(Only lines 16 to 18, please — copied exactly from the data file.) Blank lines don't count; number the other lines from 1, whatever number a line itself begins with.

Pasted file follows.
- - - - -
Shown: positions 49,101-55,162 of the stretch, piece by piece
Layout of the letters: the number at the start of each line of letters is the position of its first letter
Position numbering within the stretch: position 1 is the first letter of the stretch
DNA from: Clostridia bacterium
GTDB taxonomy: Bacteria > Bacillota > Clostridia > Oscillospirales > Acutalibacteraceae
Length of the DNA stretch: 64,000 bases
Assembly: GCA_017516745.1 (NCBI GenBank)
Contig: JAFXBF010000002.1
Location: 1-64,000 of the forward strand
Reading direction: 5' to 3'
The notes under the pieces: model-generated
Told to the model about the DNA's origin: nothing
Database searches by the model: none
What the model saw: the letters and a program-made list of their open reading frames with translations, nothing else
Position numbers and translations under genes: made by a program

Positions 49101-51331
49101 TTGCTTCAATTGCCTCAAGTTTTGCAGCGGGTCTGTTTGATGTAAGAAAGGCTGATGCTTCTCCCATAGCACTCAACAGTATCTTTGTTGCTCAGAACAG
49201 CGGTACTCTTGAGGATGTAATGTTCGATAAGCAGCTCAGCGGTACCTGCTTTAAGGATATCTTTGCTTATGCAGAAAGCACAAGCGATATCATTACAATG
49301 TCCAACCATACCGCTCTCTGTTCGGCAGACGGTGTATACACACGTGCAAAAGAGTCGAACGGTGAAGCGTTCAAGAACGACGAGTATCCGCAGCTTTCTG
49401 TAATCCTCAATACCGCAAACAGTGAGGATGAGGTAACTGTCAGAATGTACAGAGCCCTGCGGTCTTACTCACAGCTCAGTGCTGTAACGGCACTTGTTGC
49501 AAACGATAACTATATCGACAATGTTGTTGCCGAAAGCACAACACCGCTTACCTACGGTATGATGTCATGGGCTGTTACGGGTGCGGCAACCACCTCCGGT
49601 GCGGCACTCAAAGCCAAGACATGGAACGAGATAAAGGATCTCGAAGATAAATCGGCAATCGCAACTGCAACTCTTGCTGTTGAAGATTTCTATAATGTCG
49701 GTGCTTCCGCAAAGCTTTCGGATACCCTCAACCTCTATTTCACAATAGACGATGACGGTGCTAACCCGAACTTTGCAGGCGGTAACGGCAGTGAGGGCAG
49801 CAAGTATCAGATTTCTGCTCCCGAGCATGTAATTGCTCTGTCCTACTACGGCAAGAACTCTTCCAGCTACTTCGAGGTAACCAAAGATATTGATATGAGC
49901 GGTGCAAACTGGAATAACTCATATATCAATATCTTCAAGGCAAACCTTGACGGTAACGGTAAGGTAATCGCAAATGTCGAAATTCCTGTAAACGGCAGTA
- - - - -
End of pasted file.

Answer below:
Positions 49101-51331
49101 TTGCTTCAATTGCCTCAAGTTTTGCAGCGGGTCTGTTTGATGTAAGAAAGGCTGATGCTTCTCCCATAGCACTCAACAGTATCTTTGTTGCTCAGAACAG
49201 CGGTACTCTTGAGGATGTAATGTTCGATAAGCAGCTCAGCGGTACCTGCTTTAAGGATATCTTTGCTTATGCAGAAAGCACAAGCGATATCATTACAATG